The only purpose of it is to keep us prevent us from causing as much as a seconds delay to the all important people in motors - at the expense of our safety and convenience. When they first started building them back in the '30s they were honest about their purpose - they didn't even attempt to persuade cyclists that it was for their benefit, assuming they would be made compulsory. Fortunately cyclists back then resisted and the government (unlike the rather more authoritarian regimes on the continent at the time) was unwilling to legislate to force cyclists to use facilities that even back then were known to increase the risk of crashes at junctions.

There has been a constant disinformation campaign since then to attempt to persuade us that these things are supposedly for our benefit. Sadly some cyclists have been taken in by the propaganda.

I suppose http://www.bikeboom.info/segregation1946/ is just another part of that disinformation in the eyes of such evidence-free claimants and everyone claiming to enjoy cycling in countries like Denmark and the Netherlands are liars too!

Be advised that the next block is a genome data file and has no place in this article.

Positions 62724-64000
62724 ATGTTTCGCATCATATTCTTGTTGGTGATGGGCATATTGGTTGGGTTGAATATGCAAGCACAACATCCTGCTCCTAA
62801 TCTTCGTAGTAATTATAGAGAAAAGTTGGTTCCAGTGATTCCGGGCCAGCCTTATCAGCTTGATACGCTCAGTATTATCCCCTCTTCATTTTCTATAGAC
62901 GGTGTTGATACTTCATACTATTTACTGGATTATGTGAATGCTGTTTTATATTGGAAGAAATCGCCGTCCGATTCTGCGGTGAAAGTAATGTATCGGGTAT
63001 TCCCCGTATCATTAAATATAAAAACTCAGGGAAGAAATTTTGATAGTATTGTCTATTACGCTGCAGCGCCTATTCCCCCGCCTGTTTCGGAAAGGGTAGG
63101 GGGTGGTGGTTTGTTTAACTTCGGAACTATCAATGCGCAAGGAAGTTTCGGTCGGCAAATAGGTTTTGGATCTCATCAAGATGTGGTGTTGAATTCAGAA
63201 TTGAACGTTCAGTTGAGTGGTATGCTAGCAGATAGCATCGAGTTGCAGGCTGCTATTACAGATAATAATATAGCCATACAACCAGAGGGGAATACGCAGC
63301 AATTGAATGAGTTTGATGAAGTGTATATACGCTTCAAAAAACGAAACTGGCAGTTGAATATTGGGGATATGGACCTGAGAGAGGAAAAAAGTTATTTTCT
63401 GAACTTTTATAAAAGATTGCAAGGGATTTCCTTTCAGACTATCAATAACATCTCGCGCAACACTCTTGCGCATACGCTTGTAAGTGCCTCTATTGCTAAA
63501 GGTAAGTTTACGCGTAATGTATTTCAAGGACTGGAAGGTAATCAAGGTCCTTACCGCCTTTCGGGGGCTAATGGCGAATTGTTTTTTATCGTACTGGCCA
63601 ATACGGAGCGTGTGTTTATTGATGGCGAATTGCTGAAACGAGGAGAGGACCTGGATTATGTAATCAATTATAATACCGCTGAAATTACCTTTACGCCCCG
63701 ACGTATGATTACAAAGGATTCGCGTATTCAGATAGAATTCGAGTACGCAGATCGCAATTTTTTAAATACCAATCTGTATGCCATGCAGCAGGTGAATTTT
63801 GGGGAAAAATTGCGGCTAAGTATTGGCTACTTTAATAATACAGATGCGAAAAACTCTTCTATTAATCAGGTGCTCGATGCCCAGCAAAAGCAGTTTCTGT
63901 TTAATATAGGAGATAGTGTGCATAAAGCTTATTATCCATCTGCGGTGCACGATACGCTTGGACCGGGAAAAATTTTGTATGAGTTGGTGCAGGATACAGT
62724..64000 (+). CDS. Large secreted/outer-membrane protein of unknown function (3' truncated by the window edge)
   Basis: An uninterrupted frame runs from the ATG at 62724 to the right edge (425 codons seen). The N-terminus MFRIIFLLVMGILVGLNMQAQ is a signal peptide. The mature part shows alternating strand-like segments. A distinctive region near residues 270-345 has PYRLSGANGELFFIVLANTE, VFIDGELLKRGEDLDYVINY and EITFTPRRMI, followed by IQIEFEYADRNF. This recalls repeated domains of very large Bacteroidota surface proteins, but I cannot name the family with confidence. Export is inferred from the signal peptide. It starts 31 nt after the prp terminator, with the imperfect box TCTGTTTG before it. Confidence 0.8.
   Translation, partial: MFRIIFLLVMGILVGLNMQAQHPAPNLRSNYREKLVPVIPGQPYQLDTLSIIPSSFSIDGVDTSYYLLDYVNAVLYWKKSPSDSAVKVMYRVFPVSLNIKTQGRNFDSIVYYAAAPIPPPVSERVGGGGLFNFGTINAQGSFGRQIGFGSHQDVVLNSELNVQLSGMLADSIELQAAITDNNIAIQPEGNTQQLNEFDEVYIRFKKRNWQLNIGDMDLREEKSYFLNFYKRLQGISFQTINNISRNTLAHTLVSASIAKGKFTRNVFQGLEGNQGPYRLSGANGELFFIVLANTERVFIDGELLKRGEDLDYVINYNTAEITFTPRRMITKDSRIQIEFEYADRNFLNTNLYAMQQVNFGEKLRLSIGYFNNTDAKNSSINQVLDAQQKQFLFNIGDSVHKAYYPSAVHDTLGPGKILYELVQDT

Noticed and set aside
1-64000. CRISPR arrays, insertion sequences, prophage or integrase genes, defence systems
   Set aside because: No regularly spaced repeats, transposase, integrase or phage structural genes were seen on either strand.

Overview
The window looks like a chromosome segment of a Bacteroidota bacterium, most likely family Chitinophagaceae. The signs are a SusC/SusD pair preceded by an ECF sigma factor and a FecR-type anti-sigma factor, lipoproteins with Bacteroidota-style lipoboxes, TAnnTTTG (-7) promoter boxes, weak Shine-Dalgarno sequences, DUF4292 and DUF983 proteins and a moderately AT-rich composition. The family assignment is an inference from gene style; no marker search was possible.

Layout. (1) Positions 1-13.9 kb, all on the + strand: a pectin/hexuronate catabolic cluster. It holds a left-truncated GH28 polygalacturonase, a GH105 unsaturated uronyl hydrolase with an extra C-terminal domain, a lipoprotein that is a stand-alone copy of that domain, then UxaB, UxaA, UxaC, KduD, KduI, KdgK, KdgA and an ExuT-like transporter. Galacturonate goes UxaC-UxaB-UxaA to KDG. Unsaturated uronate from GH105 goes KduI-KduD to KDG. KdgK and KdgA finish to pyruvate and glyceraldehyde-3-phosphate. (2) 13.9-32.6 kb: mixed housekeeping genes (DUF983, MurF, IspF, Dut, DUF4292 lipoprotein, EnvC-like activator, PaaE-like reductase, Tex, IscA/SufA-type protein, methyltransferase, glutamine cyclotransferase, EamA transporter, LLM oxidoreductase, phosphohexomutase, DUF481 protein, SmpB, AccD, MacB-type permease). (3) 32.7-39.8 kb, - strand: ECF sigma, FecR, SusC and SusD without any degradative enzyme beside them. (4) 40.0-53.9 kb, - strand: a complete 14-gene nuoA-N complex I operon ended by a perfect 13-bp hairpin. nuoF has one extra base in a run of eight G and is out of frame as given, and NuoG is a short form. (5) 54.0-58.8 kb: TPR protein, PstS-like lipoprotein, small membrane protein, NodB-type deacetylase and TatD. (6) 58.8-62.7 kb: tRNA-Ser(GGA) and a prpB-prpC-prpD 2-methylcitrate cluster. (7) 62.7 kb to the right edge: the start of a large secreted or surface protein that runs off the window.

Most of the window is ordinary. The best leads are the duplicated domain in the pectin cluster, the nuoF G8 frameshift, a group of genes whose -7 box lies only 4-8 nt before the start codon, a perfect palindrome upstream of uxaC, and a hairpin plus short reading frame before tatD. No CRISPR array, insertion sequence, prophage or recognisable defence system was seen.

Protected cycleways have their place. Most of the claims above have been debunked previously on this forum: search if you want to see it.
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Re: Why we shouldn't be too eager to campaign for segregated cycling facilities

Postby Brucey » 21 Dec 2018, 6:58am

atlas_shrugged wrote:…. In NL eBikes make up more than 50% of all the bikes...


AFAICT that is not quite right; the stat that I heard was that e-bike sales accounted for 51% of turnover from bike sales. The proportion of e-bikes sold has been about 30% of all new bike sales for the last few years, and because they are usually more expensive they account for a disproportionate amount of in terms of turnover. Normal bikes typically last for at least ten years in the Netherlands, so it would take ten years of e-bike sales at 30% market share before the proportion of e-bikes in use reached anywhere near 30%, and that is assuming that e-bikes last a longer time than ordinary bikes. To date the evidence suggests that the reverse is probably true.

Probably at present the proportion of e-bikes vs normal bikes in use in NL is less than 10%.

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Re: Why we shouldn't be too eager to campaign for segregated cycling facilities

Postby Bmblbzzz » 21 Dec 2018, 7:39am

mjr wrote: